Elena Shaddow was an impressive stand-in for the then pregnant Kelli O'Hara at Williamstown. However, it's great to see O'Hara reunited with Steven Pasquale (the appeared in an early production of Light in the Piazza and another WTF-to-Broadway transfer, Far From Heaven. Especially, since Bridges. . . gives both more opportunity to showcase their superb vocal chops. Their "Falling Into You" and "Always Better" duets at the end of each act are exquisite, as is his "It All Fades Away" finale. If O'Hara's Italian accent is hardly the last word in authenticity, it's at least consistent throughout.
A major cast change that works in the Broadway production's favor is Hunter Foster as Francesca's husband Bud. Foster, a seasoned musical theater performance (yes, he's Sutton's brother!) brings out the nuts and bolts characteristics of the hardworking, emotionally restrained farmer. Yet in "Something From a Dream" he lets us see that beneath that impatient, exterior is a decent, kind man who still considers himself lucky to have persuaded the beautiful girl in war-torn Naples to share his life. Luckily for Foster, he was spared singing "God Smiles down on the Family" which was wisely dropped during the Williamstown run. His Southern twang may be authentic for that part of Iowa, but it did have me wondering why neither the kids or the neighbors Marge (Cass Morgan) and Charlie (Michael X. Martin) talked like him.
With or without accents, Marge and Charlie are the two really vivid towns people. Cass Morgan and Michael X. Martin are terrific as Francesca's neighbors who see more than they should but handle that knowledge with tact and humor. Besides providing comic relief, both have a chance to shine as singers. For Morgan and a radio singer ensemble Brown wrote the lively "Get Closer." Charlie leads off one of the show's best songs, "When I'm Gone."
Bartlett Sher and his design team have created the aura of time and place quite effectively. Set designer Michael Yeargan's set for the Johnson home is backed by Donald Holder's evocatively lit scenic images. Various furniture pieces and walls slide and are pushed on and off stage by the ensemble members. Catherine Zuber's costumes evoke the 60's era. Though in this day and age a love scene would surely have O'Hara and Pasquale wear nothing in the bed scenes, you don't really need Robert to take off his jeans or Francesca to bare her bosom with "Falling Into You" to stir the imagination.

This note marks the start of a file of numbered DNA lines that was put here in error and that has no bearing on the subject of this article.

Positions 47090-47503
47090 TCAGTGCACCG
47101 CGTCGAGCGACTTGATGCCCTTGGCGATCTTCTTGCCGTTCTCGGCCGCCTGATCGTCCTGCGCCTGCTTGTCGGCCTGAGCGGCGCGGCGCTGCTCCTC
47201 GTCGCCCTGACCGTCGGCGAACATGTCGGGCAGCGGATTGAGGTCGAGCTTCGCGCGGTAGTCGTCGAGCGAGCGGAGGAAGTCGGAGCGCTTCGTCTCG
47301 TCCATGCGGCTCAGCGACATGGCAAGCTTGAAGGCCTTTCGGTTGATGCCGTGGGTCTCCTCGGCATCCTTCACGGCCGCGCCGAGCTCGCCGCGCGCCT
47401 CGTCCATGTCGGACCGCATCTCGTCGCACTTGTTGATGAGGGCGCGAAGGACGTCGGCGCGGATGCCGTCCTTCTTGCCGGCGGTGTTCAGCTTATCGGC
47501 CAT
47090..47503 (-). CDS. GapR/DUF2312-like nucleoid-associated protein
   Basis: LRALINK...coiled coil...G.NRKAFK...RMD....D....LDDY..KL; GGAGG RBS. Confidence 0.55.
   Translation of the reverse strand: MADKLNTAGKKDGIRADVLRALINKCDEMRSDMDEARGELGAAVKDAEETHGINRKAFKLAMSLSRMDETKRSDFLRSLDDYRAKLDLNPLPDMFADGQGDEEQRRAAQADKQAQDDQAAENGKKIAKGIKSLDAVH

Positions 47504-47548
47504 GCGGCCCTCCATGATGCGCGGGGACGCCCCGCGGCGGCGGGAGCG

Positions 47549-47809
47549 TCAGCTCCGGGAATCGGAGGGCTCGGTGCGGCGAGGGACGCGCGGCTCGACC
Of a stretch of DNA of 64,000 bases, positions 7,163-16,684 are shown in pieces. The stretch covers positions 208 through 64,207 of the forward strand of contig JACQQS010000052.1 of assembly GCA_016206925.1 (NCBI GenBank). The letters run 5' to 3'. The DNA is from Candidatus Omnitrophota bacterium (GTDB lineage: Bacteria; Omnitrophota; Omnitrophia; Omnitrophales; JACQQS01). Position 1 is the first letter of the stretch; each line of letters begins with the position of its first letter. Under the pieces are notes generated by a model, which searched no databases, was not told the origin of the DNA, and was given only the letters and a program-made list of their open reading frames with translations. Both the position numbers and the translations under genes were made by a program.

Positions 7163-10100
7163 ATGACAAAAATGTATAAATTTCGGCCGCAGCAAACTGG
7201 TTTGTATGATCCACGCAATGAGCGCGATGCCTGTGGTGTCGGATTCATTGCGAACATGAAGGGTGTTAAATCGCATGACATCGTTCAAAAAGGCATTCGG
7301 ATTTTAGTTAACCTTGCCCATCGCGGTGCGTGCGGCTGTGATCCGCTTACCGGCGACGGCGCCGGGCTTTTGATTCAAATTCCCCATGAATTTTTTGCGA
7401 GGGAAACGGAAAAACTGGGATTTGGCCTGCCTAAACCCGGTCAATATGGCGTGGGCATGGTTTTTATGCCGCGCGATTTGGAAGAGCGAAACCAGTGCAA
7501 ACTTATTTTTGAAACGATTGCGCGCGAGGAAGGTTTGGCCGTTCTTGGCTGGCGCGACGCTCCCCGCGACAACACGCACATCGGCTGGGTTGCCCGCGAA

As I did in Williamstown, I found the cast doubling as prop movers distracting, especially since it happens too often. Besides the very visible neighbors, the less openly positioned ensemble members seems intended to underscore the libretto's focus on how in a small community like this even lovers can never really forget their surroundings. Praiseworthy too is the way the characters are brought on stage as they are mentioned in a song. This works well for Whitney Bashor's brief surreal appearance as Robert's ex-wife Marian and the flashback to Francesca's life in Naples that led to her marrying Bud.
Since the story is really over once Francesca has, as we know she will, put her family obligation before passion, the book writer and director have smartly conflated the next twenty-four years into a few potent Thornton Wilder flavored scenes. These are accompanied by Charlie, Bud and the Company's heart wrenching "When I'm Gone." Unsurprisingly, the end comes with a get-out-your handkerchief return to the Covered Bridge that brought Francesca and Robert together.
Though this musical, probably won't match the super hit success of the Waller book, it's kind of nice to allow yourself to get hooked into the tender-hearted romance of two very decent people. They may not have the risque appeal of the book industry's current super money maker about a decidedly untender pair in 50 Shades of Grey. But that leaves it to Francesca and Robert to satisfy the fantasy dreams of those who find full frontal tenderness erotic.